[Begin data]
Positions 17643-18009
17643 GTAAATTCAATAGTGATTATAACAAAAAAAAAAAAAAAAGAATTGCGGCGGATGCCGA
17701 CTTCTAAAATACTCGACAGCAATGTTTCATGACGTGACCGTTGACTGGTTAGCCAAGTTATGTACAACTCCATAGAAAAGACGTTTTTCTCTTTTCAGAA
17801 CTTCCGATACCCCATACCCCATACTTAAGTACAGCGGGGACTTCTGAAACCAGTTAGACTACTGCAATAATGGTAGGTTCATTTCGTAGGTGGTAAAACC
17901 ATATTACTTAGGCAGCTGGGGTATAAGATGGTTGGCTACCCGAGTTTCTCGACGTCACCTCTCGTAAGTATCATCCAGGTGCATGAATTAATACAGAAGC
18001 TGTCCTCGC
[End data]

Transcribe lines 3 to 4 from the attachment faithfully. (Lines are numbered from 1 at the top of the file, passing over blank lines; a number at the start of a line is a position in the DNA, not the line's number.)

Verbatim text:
17701 CTTCTAAAATACTCGACAGCAATGTTTCATGACGTGACCGTTGACTGGTTAGCCAAGTTATGTACAACTCCATAGAAAAGACGTTTTTCTCTTTTCAGAA
17801 CTTCCGATACCCCATACCCCATACTTAAGTACAGCGGGGACTTCTGAAACCAGTTAGACTACTGCAATAATGGTAGGTTCATTTCGTAGGTGGTAAAACC